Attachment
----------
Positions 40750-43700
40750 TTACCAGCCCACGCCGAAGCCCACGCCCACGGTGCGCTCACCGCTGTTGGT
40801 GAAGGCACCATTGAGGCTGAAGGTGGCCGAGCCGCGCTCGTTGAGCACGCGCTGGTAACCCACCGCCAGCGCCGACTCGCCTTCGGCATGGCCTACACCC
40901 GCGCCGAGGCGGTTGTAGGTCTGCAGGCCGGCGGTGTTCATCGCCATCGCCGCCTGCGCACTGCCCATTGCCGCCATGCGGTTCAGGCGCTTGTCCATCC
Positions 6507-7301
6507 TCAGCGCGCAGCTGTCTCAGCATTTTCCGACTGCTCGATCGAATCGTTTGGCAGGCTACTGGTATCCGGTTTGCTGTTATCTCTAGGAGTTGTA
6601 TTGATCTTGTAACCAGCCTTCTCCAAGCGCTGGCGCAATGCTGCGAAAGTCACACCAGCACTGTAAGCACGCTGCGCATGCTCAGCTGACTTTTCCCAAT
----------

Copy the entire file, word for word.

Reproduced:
Positions 40750-43700
40750 TTACCAGCCCACGCCGAAGCCCACGCCCACGGTGCGCTCACCGCTGTTGGT
40801 GAAGGCACCATTGAGGCTGAAGGTGGCCGAGCCGCGCTCGTTGAGCACGCGCTGGTAACCCACCGCCAGCGCCGACTCGCCTTCGGCATGGCCTACACCC
40901 GCGCCGAGGCGGTTGTAGGTCTGCAGGCCGGCGGTGTTCATCGCCATCGCCGCCTGCGCACTGCCCATTGCCGCCATGCGGTTCAGGCGCTTGTCCATCC
Positions 6507-7301
6507 TCAGCGCGCAGCTGTCTCAGCATTTTCCGACTGCTCGATCGAATCGTTTGGCAGGCTACTGGTATCCGGTTTGCTGTTATCTCTAGGAGTTGTA
6601 TTGATCTTGTAACCAGCCTTCTCCAAGCGCTGGCGCAATGCTGCGAAAGTCACACCAGCACTGTAAGCACGCTGCGCATGCTCAGCTGACTTTTCCCAAT